FOR IMMEDIATE RELEASE: Thursday, July 15, 2021
Kjipuktuk (Halifax) – Mi'kma'ki/Nova Scotia is one step closer to protecting its coastline from inappropriate and dangerous coastal developments as the province announces the long-awaited consultation on Nova Scotia’s Coastal Protection Act (Bill 106) regulations. The consultation will begin today and the Ecology Action Centre is urging Nova Scotians to participate by providing their thoughts and feedback on the proposed regulations. The legislation received Royal Assent in 2019 and the consultation on regulations is the final step in the process before the legislation is in force.
“This is the best move our province can make to protect our citizens from dangerous development and to protect our coastal ecosystems from destruction as they withstand storm surge, coastal flooding and accelerated erosion,” says Nancy Anningson, coastal adaptation senior coordinator with the EAC. “Nova Scotians now have an opportunity to share their thoughts and have their voices heard on these very important regulations.”
Nova Scotia has over 13,000 km of coastline and 70 per cent of our population lives in coastal communities. With the worst sea level rise predictions in the Canada, the effects of coastal climate change are a risk Nova Scotians can't afford to ignore any longer. When disaster strikes, taxpayers will be the ones paying the price for inappropriate coastal development through disaster relief funds.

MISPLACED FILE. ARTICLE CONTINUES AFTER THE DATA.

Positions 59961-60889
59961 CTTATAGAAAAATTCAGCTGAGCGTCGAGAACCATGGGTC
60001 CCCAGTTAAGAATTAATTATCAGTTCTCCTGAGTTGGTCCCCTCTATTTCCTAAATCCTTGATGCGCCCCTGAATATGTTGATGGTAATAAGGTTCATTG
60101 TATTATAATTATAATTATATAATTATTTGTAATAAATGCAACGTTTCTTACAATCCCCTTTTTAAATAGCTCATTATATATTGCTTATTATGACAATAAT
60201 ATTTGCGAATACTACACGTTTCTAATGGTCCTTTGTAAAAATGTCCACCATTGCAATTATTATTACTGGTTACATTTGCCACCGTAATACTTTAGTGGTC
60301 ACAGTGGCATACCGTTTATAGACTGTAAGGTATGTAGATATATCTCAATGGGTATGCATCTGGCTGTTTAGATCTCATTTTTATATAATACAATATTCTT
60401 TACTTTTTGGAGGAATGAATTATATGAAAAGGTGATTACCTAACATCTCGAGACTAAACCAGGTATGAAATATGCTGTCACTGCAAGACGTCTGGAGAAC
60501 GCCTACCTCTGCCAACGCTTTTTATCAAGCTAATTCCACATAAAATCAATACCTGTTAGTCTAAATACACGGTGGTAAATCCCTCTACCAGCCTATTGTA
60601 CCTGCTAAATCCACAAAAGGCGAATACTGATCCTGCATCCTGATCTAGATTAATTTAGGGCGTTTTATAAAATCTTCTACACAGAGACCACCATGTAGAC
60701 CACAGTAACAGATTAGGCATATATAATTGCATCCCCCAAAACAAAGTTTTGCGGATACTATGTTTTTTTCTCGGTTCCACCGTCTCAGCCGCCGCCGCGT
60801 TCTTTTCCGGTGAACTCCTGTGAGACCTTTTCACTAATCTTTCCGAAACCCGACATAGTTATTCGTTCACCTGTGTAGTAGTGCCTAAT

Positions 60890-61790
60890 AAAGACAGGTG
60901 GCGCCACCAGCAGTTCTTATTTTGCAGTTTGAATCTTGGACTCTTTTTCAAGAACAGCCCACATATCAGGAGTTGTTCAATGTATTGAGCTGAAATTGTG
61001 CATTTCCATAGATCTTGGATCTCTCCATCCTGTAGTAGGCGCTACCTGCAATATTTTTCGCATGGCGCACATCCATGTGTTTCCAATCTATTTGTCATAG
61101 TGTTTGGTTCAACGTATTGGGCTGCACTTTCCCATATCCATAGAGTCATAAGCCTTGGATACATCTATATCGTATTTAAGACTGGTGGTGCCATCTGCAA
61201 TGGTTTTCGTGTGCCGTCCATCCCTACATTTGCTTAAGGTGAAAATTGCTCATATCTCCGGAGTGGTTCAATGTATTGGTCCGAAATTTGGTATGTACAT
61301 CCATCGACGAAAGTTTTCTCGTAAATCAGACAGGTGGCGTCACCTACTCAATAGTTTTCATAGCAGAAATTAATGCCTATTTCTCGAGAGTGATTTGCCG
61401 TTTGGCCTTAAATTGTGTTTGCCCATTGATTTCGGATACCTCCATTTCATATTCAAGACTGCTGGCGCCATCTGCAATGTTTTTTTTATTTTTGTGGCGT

The government documents under consultation define the coastal protection zone and what requirements would need to be met to build in those areas. Homes and structures will no longer be able to be built in dangerous places and vital coastal ecosystems such as salt marshes and dunes will be protected.
“The coast is dynamic and resilient when it’s not being crushed by infill, hard armouring and structures that are too close to the shoreline,” explains Anningson. “We need to stop making these life-threatening mistakes with new construction so that we can focus on the urgent adaptation needs of our coastal communities. There are enough homes, community assets and infrastructure in trouble already—we do not need to add anymore.”
Consultation begins today, Thursday, July 15 and will continue until Friday, Sept. 17. Nova Scotians can review the government documents which provide an overview of the regulations and share their feedback by visiting https://novascotia.ca/coast.
The province will also be holding sessions throughout the summer with municipalities, Mi’kmaq communities, fisheries groups and others with a specific interest in the coast.
Coastal Adaptation Senior Coordinator / Ecology Action Centre